James Holzhauer, the professional sports gambler who had won 32 consecutive games of Jeopardy! and earned almost $2.5 million, has finally been defeated. The loss came at the hands of Emma Boettcher, a librarian from the Chicago area, who was dominant all the way up through Final Jeopardy, when she bet big and Holzhauer tried to play it safe with a smaller bet. Both contestants answered the question correctly, but Boettcher's superior strategy won the day. She beat him by more than $20,000 -- but more than that, her aggressive play managed to keep his overall haul down to a level significantly lower than most of the games he played.
Fans had been wondering -- and either hoping for or dreading -- when Holzhauer would overtake Jennings's $2.5 million haul. He fell around $58,000 short of the mark, although with a significantly shorter winning streak -- Holzhauer won 32 in a row, Jennings 74 -- he can lay claim to an average nightly score significantly higher than anybody else in Jeopardy! history. Holzhauer and Jennings have been joking around on Twitter for days, even though both men knew that Holzhauer's winning streak would end just shy of Jennings's record. Along the way, it wasn't just Holzhauer that made a lot of money, though; Jeopardy! has had its highest ratings in over a decade as his streak heated up.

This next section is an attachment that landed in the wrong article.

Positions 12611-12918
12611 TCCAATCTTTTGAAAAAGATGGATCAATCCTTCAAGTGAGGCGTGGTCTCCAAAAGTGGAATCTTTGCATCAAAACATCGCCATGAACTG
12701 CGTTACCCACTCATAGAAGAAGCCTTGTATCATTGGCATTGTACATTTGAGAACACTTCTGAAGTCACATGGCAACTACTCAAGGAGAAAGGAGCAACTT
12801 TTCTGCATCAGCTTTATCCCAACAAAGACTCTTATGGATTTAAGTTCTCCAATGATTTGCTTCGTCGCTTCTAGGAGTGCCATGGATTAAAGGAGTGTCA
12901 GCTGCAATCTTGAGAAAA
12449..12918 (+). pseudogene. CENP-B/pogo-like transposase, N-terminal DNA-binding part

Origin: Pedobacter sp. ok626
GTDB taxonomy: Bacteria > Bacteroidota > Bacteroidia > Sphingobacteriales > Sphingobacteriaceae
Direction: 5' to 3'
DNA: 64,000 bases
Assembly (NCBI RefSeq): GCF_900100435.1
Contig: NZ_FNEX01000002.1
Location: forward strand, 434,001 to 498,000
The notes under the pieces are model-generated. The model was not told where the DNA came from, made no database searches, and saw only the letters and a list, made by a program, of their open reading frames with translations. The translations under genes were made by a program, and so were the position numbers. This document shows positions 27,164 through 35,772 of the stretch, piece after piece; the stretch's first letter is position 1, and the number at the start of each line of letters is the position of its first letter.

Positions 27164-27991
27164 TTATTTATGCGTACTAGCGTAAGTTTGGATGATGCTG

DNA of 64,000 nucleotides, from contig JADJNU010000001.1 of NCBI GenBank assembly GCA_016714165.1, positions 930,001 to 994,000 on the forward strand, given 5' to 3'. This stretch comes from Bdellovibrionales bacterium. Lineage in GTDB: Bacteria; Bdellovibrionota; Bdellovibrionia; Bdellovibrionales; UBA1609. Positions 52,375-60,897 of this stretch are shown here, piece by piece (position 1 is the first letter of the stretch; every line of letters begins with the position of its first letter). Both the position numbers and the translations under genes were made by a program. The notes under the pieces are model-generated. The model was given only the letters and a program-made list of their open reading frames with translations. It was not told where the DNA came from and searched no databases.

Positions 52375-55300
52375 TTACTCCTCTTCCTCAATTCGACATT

Jeopardy! fans started the spring on a down note: in March, longtime host Alex Trebek announced that he was undergoing treatment for pancreatic cancer, sending a chill through the fan community. Holzhauer's streak, the ratings, and Trebek's continued good humor have been carrying the fans through the season on a high.
Ironically, because the series tapes well in advance of its airdates, Holzhauer's streak had not yet become public knowledge when Boettcher went into the taping...so it was not long before she had to beat him that she even knew who he was and how dominant he had been.
“It was weird to be a daily watcher of Jeopardy! and somehow there’s this phenomenon that I’d never heard of," Boettcher said.
Boettcher won $46,801, which she plans to use to pay off student loans and give back to the University of North Carolina at Chapel Hill School of Information and Library Science -- where she wrote her master’s paper on predicting the difficulty of trivia questions using Jeopardy! clues.